Steve Vonder Haar, a Senior Analyst with IntelliVid Research, recently interviewed YuJa Co-Founder and Chief Business Officer, Nathan Arora, on the evolving role of video in education, how the market has changed since the pandemic, and the impact of artificial intelligence (AI) in higher education technology tools.
Intelligent Video Today is a video podcast that interviews newsmakers and thought leaders of developing technologies that help higher-ed institutions and organizations generate more value from the video they produce. The discussion emphasized how video has evolved from a supplement to traditional lectures and then to a central component of modern educational experiences.
YuJa is a great example. It started with a purpose-built Video Platform for teaching and learning, and for delivering educational content at scale. Since then, several products have been added to the suite of tools, including those that focus on delivering accessible content, managing data and storage, test proctoring, and audience engagement.
While the company continues to serve the higher education market, the focus has been on deepening its impact. Rather than expanding horizontally, YuJa “serves a single audience with a number of different products that serve them more effectively, all within the same realm,” Arora said.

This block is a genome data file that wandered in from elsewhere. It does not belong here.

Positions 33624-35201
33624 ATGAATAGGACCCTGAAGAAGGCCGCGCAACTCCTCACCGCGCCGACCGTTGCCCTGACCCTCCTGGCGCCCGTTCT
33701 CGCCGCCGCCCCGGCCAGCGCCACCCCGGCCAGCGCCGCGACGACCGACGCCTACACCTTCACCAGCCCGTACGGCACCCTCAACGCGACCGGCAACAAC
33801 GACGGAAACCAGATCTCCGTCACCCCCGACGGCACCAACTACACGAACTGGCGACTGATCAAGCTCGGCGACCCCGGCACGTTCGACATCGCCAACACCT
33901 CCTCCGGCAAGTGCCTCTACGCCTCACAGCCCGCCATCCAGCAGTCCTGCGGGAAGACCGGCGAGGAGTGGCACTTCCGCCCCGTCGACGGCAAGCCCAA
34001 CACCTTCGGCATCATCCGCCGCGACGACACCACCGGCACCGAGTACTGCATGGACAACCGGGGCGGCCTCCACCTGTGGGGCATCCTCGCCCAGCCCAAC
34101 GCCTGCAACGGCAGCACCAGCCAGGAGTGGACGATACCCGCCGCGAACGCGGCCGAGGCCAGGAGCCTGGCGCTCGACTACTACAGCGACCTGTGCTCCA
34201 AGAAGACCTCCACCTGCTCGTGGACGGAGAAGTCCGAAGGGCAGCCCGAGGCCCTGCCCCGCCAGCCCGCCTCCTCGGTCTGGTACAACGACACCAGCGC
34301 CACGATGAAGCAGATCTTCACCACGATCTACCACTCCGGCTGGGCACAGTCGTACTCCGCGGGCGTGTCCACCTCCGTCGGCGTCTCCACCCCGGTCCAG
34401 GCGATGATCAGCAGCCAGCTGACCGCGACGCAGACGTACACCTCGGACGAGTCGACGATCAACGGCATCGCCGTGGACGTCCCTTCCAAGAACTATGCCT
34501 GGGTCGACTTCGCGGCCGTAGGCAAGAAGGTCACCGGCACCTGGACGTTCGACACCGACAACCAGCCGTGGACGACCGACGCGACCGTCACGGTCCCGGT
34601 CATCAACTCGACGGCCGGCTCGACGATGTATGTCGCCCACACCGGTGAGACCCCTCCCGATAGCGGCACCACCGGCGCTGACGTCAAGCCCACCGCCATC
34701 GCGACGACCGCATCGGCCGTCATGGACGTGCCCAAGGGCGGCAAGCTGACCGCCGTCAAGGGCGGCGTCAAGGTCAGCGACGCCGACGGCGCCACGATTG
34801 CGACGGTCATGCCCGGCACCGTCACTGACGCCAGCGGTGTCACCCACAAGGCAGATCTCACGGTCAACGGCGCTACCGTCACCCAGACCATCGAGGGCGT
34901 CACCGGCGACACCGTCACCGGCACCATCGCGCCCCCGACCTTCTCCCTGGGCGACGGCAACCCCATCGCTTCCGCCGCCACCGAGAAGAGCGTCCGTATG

“The pandemic accelerated a need to become more digital not just in teaching and learning, but in all interactions.”
The pandemic led to a big increase in utilization of video in higher education, as institutions worldwide were forced to get on board. After nearly 100 percent utilization, usage has gone down, but not to pre-pandemic levels. The pandemic accelerated a need to become more digital not just in teaching and learning, but in all interactions.
“That means our products become much more pervasive, but it also means there’s a need to do things better and more cost effectively. So if you’re going to manage larger volumes of content, you’re going to make content a central part of the strategy, you have to make that more accessible,” Arora said. In addition, everyone should benefit from media, and with a centralized, enterprise-deep strategy, they can.
Vonder Haar also asked how AI would impact the development of video related applications and how it has impacted YuJa’s roadmap and go-to-market strategy. AI is already being used in technologies like automatic transcriptions and captioning, and to extract valuable insights. In higher education, though, Arora said institutions tend to take a more measured approach to implementing new technologies.
Fostering a culture of innovation and continuous improvement is essential to keep pace with evolving technologies and pedagogical trends. In the future, Arora said he sees AI being used in other meaningful ways that keep the academic rigor of the institution, but noted it will be institution-led.
See the full interview.